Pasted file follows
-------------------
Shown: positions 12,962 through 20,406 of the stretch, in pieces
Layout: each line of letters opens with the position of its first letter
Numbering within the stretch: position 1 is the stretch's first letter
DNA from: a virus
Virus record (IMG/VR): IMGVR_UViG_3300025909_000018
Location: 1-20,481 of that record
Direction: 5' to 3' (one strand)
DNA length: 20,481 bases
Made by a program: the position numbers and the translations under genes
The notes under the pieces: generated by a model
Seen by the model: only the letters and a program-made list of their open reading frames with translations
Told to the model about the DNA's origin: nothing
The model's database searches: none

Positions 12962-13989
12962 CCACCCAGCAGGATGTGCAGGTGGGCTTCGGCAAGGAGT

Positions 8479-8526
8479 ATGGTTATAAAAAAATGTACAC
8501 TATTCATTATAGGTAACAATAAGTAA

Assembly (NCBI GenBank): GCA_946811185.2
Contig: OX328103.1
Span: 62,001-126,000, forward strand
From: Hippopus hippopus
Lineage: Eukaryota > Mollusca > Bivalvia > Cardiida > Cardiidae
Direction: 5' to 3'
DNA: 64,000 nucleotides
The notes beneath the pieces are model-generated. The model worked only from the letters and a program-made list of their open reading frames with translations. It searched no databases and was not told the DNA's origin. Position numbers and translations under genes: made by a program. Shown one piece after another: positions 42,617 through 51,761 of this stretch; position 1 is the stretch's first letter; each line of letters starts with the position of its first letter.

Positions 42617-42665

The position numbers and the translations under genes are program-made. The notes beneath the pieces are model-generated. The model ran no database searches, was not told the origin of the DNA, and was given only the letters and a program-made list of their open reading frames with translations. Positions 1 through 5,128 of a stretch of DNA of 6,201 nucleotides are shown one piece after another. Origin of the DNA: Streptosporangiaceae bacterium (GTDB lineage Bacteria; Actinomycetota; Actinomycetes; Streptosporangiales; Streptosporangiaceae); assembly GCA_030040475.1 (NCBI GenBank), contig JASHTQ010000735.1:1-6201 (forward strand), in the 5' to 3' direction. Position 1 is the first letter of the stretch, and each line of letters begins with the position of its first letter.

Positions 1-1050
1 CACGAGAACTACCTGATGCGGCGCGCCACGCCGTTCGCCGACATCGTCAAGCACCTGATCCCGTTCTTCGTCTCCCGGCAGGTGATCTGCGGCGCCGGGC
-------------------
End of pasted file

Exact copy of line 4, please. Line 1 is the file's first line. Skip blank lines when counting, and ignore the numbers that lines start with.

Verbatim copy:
DNA from: a virus